I’m also digging the idea of emotional transparency as a way to humanize ourselves and as a way to model for students how they too can just be honest and upfront with me about how they are feeling. I’ve noticed that often times, students just want their emotions acknowledged. Just because they tell you they are sad doesn’t mean they are going to have a crisis moment. Sometimes, they are just sad. Or angry. Or excited. I’m going to work more on this type of transparency and take note of the impact that has in my classroom.
I’m in totally agreement that day 1 of the semester is CRUCIAL for building the type of learning community many of us are after. I always start with some kind in introduction activity, usually partners introduces each other, and I make notes by each student’s name that will help me learn their names by the end of the class period, or by the 2nd class. Students are always shocked that I know most of their names by the end of day one, and I have had several students actually express that they can’t believe I learned their name so fast, or that other teachers they’ve had never learned their names. Granted, some classes are much larger than English classes, but I think that personal connection can begin with something this simple. On day one, we break the syllabus into chunks and each group writes down the main points of each section. Then, we frame the conversation round my expectations of them. Then, we do an activity where we discuss what their educational experience have been like and what their expectations of me are. The need that was expressed more than any other was their need for me to not get angry when they ask questions. When I asked follow up questions, every single student in the room said that they have had teacher get angry or show outward frustration at them for asking questions. It broke my heart, but it also solidified my belief in taking the time to have these conversations to show them that we want them to not only learn and be successful academically, but that we want them to have a positive emotional experience in our classes.
Thanks for your post Alex! It has been helpful to see how others have connected to your discussion here as well. For instance, I can definitely relate to you, Wendy, when you discuss the immediate tendency to question or critique yourself when a student demonstrates apathy or hostility to reading choices. I have to work hard at personally refashioning that student’s response into helpful feedback that allows me to improve the course in some way, rather than tearing myself down about it.
In the post, I specifically appreciated Cavanaugh’s discussion of how we can (and should) give students more power and control in the classroom context. Steven Brookfield talks a lot about this in his book, Powerful Techniques for Teaching Adults, and offers some great strategies that I’ve found positively impact students’ feeling of ownership. For instance, allowing students to assist in the construction of their writing prompts can make them feel more involved and responsible in class discussions and activities because they know that they will play an important part in creating the essay assignment for that particular unit of learning.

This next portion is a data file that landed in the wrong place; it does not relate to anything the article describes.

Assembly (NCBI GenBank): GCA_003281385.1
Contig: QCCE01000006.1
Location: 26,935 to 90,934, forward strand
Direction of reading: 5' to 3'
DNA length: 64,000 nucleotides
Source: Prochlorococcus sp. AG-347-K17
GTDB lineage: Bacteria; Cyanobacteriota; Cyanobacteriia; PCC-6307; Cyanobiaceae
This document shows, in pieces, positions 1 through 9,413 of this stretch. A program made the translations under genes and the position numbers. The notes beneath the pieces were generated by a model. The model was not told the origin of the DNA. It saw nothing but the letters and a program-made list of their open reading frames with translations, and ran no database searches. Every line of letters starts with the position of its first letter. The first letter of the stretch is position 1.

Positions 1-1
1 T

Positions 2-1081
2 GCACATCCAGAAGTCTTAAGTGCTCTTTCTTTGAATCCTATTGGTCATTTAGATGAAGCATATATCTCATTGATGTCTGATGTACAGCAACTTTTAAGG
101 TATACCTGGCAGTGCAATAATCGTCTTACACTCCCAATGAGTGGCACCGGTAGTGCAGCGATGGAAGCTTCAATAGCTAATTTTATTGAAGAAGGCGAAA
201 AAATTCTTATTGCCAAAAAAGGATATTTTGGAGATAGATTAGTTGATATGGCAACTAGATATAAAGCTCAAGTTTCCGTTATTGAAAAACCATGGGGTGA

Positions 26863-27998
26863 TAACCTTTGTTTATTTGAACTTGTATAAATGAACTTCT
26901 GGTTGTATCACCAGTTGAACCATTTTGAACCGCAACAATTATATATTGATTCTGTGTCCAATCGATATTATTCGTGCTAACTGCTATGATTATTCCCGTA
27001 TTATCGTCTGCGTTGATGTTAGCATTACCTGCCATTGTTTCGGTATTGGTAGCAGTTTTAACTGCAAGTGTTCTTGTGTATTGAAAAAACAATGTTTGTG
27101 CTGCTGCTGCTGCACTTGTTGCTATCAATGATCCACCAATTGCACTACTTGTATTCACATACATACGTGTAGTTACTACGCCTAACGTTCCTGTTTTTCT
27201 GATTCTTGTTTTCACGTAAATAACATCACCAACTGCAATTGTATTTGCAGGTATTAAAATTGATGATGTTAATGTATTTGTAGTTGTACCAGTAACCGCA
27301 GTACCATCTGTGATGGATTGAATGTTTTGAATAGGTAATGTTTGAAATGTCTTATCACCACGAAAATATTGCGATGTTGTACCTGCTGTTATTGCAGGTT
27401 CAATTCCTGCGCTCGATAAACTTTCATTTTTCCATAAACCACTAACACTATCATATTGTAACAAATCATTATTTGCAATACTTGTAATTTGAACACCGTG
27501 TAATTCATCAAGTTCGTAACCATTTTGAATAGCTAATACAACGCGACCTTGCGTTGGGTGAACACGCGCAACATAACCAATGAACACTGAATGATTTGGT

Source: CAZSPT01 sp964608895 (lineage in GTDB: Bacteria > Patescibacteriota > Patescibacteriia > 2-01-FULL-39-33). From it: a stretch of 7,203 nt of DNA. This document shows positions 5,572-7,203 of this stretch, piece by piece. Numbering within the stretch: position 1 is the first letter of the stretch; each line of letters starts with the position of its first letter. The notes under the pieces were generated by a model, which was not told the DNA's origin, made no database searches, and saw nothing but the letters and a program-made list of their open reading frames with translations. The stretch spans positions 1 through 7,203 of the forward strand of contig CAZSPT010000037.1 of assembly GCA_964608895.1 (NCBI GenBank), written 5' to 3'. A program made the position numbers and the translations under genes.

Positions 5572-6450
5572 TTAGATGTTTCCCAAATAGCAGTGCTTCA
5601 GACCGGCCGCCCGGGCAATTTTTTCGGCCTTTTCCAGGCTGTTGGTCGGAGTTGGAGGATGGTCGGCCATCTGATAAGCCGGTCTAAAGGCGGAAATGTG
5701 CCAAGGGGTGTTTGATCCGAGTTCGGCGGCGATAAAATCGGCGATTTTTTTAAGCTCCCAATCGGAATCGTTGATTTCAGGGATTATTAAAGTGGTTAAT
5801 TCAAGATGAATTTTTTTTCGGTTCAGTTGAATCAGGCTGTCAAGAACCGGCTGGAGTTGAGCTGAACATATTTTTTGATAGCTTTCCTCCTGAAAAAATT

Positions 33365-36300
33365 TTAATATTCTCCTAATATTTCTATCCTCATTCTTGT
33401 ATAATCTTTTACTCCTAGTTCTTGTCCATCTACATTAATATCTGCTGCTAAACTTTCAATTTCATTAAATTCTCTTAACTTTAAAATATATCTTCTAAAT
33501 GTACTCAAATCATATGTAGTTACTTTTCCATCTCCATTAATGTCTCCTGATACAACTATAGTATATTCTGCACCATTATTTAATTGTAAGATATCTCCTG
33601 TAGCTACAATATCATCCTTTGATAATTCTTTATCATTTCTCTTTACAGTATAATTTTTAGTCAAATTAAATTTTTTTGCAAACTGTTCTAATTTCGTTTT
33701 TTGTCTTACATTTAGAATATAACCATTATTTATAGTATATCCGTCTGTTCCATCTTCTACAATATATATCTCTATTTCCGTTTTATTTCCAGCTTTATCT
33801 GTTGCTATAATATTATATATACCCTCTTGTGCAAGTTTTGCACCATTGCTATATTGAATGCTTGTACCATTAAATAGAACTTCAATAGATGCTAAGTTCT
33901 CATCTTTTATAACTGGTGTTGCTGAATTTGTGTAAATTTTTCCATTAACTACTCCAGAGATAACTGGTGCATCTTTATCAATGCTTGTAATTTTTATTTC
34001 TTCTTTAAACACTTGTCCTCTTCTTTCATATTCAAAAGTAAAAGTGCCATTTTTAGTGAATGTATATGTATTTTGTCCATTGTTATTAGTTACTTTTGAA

Additionally, I appreciated Cavanaugh’s point about allowing students to participate in setting classroom norms. For example, this semester I started with an activity that asked students to create criteria that defined a so-called “stupid question” in our class, given the general sense of fear and shyness in the classroom that students seem to have about participating and asking questions, especially for 1A students. This emphasized the notion that as long as one is not meaning to disrespect or dismiss another, any question is valuable in the classroom. Addressing those fears at the start seems to have helped improve the way students participate so far this semester.
I love this post — it is so helpful and encouraging, and nothing you say here is any less relevant in our new WFH semester. I’ve been noticing that some of the same students who had a hard time engaging in my courses in the face-to-face are also not checking in regularly yet to the online sessions (though I’ve lost a couple regular reliables from the F2F to the new conditions). But reaching out just like you did in your example, but now via Remind and an offer to get privately via Zoom to get caught up and sorted out in Canvas, have been effective. As Wendy and you both note, the transparency helps a lot in general, but also now. The students laugh right along with me and help me in the zoom chat when I admit I don’t know what I’m doing with the mic while we try to watch a video together. I love this Cavanagh book and find her ideas so useful and practical with a theoretical base that I totally get, and your distillation of the ideas is helpful as well — I love the infographic!